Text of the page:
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The beta-amyloid protein of Alzheimers disease increases neuronal CRMP-2 phosphorylation by a Rho-GTP mechanism

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posted on 2023-05-16, 21:38 authored by Petratos, S, Li, QX, George, AJ, Hou, X, Kerr, ML, Unabia, SE, Hatzinisiriou, I, Maksel, D, Aguilar, MI, David SmallDavid Small
Neuritic abnormalities are a major hallmark of Alzheimer's disease (AD) pathology. Accumulation of β-amyloid protein (Aβ) in the brain causes changes in neuritic processes in individuals with this disease. In this study, we show that Aβ decreases neurite outgrowth from SH-SY5Y human neuroblastoma cells. To explore molecular pathways by which Aβ alters neurite outgrowth, we examined the activation and localization of RhoA and Rac1 which regulate the level and phosphorylation of the collapsin response mediator protein-2 (CRMP-2). Aβ increased the levels of the GTP-bound (active) form of RhoA in SH-SY5Y cells. This increase in GTP-RhoA correlated with an increase in an alternatively spliced form of CRMP-2 (CRMP-2A) and its threonine phosphorylated form. Both a constitutively active form of Rac1 (CA-Rac1) and the Rho kinase inhibitor, Y27632, decreased levels of the CRMP-2A variant and decreased threonine phosphorylation caused by Aβ stimulation. The amount of tubulin bound to CRMP-2 was decreased in the presence of Aβ but Y27632 increased the levels of tubulin bound to CRMP-2. Increased levels of both RhoA and CRMP-2 were found in neurons surrounding amyloid plaques in the cerebral cortex of the APP(Swe) Tg2576 mice. We found that there was an increase in threonine phosphorylation of CRMP-2 in Tg2576 mice and the increase correlated with a decrease in the ability of CRMP-2 to bind tubulin. The results suggest that Aβ-induced neurite outgrowth inhibition may be initiated through a mechanism in which Aβ causes an increase in Rho GTPase activity which, in turn, phosphorylates CRMP-2 to interfere with tubulin assembly in neurites. © The Author (2007). Published by Oxford University Press on behalf of the Guarantors of Brain. All rights reserved.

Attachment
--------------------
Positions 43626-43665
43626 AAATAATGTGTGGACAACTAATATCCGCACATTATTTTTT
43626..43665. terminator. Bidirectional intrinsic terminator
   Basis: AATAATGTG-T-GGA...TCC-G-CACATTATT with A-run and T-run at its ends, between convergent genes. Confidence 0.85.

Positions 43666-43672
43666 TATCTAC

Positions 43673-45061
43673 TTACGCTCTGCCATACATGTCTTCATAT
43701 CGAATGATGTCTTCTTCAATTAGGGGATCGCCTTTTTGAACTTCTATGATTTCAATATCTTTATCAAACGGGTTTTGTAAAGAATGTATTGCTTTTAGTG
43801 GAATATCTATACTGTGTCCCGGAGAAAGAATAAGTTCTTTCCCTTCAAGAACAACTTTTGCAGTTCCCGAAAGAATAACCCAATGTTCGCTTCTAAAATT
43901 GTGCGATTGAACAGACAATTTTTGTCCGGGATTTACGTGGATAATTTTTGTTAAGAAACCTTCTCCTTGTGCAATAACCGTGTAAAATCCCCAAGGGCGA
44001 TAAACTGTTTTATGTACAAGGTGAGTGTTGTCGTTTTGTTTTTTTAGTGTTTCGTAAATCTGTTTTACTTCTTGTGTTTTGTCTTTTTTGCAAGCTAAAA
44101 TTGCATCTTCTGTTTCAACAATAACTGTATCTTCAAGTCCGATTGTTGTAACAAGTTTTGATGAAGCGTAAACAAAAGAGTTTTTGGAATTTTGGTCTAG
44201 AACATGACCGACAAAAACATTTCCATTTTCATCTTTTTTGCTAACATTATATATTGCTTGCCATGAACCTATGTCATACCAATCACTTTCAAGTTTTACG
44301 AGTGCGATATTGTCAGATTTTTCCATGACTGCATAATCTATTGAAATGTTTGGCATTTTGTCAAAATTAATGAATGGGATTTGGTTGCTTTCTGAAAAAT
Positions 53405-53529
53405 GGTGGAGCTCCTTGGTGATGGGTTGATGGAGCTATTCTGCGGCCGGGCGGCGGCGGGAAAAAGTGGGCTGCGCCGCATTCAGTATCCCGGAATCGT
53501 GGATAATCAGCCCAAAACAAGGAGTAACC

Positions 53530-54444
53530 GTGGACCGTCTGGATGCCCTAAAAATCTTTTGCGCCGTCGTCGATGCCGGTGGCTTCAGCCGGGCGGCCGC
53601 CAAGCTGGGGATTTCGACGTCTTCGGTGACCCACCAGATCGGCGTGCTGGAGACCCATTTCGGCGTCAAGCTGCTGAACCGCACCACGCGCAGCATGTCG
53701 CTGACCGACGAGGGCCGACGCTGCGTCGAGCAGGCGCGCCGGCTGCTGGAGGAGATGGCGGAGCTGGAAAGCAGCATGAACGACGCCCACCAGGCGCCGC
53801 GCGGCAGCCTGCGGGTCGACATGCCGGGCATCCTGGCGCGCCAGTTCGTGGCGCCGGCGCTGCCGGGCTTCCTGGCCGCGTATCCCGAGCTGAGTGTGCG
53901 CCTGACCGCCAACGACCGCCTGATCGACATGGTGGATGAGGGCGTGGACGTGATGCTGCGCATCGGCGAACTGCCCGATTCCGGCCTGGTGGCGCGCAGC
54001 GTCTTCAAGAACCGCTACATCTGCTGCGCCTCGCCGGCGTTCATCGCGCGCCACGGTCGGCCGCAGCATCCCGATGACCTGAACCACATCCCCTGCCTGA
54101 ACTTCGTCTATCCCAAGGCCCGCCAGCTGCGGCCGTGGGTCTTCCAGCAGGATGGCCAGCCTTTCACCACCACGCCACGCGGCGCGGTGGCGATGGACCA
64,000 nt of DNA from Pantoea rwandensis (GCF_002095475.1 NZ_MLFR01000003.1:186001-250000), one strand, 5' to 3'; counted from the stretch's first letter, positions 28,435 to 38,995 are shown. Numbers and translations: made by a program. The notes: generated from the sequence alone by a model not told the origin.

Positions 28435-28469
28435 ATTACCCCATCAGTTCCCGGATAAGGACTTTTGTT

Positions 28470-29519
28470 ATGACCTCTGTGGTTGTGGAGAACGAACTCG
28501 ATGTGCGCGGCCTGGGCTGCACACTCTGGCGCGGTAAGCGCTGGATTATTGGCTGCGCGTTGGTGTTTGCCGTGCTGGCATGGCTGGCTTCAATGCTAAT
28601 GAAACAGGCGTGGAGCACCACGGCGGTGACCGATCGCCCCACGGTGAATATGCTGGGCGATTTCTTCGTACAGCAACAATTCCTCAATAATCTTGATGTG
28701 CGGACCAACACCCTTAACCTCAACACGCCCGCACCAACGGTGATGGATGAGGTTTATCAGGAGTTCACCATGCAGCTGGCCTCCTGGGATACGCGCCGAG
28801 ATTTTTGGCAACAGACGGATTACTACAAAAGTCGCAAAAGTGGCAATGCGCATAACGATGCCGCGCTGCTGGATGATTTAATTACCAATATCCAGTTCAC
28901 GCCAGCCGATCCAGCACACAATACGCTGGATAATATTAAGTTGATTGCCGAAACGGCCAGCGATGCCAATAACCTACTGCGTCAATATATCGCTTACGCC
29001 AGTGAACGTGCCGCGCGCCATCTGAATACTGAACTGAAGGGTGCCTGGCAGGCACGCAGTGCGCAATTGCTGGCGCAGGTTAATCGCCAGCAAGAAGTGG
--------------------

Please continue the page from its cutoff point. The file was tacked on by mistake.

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Menzies Institute for Medical Research


Oxford University Press

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United Kingdom

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